I ran into Virginia Warwick, aka Olivia the Turtle, at an arts event a few weeks ago. Virginia frequently assumes the identity of Olivia in an ongoing performance art piece, playing out the story of a lonely sea turtle caught between the human and the animal world and navigating it with puckishly dark humor. Virginia has been working and living in the area since graduating with a Masters of Fine Art from the Maryland Institute College of Art’s (MICA) Reinhart Sculpture School. Virginia shares her insights into the joys and difficulties of working as a visual artist in the DC Metro area.
Maggie: Making it as a visual artist is hard. What has been the transition like post-graduation for you?
Virginia: It has been more difficult than I expected. Before entering into grad school I worked at two galleries and was hoping to get a job in a gallery, non-profit or an arts administrative setting. Instead I work at a food co-op for the health insurance and paint murals and commissions on the side to make money. I have been able to show pretty consistently since graduating though. Right now I can’t afford a studio so I do mostly performance art or comedy. I have also had the opportunity to do a little curating which I hope to continue.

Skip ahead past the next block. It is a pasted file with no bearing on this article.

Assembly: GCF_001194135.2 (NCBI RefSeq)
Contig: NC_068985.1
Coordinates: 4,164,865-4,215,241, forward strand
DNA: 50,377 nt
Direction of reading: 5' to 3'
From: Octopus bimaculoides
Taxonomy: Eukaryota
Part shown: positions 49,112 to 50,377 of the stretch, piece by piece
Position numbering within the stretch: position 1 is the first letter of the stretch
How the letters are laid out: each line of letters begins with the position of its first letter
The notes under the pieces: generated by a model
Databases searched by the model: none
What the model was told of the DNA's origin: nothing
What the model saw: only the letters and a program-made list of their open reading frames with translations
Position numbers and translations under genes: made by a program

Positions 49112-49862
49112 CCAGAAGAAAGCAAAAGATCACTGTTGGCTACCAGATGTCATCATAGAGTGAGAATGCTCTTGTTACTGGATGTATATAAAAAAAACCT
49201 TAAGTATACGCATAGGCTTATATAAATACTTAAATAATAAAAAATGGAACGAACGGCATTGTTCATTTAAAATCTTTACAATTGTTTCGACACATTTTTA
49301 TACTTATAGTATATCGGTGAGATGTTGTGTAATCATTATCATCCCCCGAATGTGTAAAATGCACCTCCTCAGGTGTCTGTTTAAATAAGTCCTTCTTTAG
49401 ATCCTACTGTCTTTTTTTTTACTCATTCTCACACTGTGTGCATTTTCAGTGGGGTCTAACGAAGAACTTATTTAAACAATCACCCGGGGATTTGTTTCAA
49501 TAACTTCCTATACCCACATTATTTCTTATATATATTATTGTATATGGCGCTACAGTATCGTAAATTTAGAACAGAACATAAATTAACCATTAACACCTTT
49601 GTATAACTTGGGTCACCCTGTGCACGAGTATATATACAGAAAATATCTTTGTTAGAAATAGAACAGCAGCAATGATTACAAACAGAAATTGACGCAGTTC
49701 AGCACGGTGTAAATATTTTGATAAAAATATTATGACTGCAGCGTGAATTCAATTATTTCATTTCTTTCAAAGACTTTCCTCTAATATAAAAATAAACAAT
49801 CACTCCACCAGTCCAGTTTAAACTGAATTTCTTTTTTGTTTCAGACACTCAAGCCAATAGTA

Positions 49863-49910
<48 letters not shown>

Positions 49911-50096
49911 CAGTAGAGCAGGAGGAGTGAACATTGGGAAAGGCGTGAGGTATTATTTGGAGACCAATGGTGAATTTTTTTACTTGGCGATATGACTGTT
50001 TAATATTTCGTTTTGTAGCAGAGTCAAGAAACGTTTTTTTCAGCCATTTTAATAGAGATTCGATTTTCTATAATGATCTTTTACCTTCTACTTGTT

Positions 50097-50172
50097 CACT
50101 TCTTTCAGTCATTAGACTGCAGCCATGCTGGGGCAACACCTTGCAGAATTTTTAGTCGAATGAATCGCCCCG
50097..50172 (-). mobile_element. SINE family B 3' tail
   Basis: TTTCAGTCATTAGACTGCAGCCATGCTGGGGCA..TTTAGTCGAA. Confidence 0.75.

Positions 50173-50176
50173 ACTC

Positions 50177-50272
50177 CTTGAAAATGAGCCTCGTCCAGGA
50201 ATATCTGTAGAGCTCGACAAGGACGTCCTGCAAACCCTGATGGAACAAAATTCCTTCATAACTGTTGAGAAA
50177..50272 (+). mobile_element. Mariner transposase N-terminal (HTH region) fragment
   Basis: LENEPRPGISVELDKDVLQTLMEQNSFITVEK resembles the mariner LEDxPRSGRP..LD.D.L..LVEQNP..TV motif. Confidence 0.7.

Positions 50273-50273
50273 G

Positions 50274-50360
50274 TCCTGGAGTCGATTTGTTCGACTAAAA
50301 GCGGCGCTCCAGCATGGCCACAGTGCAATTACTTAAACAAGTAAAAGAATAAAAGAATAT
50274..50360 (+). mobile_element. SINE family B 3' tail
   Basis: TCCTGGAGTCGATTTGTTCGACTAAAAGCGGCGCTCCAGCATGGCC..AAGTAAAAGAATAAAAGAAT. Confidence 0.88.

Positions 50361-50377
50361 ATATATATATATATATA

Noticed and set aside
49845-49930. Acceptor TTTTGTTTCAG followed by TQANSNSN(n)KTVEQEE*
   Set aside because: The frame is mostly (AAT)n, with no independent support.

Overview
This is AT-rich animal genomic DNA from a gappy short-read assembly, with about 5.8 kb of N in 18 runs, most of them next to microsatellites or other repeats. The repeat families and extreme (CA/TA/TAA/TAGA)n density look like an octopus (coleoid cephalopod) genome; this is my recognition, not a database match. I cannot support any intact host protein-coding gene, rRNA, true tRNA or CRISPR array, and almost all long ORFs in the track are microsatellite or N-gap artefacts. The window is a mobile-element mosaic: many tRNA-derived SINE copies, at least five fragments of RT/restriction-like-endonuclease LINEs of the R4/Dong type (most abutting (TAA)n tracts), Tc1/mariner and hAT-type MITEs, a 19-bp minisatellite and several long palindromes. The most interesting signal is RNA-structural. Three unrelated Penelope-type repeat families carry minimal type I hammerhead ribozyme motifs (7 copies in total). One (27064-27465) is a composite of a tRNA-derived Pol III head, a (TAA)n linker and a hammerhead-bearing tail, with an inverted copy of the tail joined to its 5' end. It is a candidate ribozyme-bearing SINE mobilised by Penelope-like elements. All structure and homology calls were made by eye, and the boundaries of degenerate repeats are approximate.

What did the MICA MFA program prepare you for?
I was able to make a lot of connections with visiting artists and other artists at MICA which is key in establishing relationships in the art world. It gave me a chance to experiment and develop my work and also establish a name for myself in the city of Baltimore. My degree from MICA enabled me to get exhibitions, connections to the Baltimore Office of Promotion & the Arts and a residency at the Vermont Studio Center. However, MICA did not teach me how to approach galleries or sell my work. While they encouraged me to do so, they didn’t give me the tools to do so.
How do you rate the importance of exhibits, residencies, or other experiences in career growth?
The kinds of experiences like my Vermont Studio Center residency and exhibiting opportunities are what advance the career of any artist. Also, I think networking is key; at each exhibit I meet more artists, people, and curators. For instance, at one show I met an artist from Belgium. We subsequently became Facebook friends and he invited me to his studio the next time me I go to Europe. And one of the artists I met at the Vermont Studio Center residency introduced me to a curator from L.A. who when visiting Baltimore, came by my studio to see my new work. I would also recommend doing an internship or volunteering. After interning at Connersmith Gallery the gallerists chose my work for their annual Academy show and my piece was featured in the Washington Post. In addition, through my curating experiences, I meet a lot of artists and have kept in touch with them.
How has your artwork evolved over time? You are a sculptor and a performance artist, you paint, and you curate. How do you try to balance these different artistic avenues at the same time?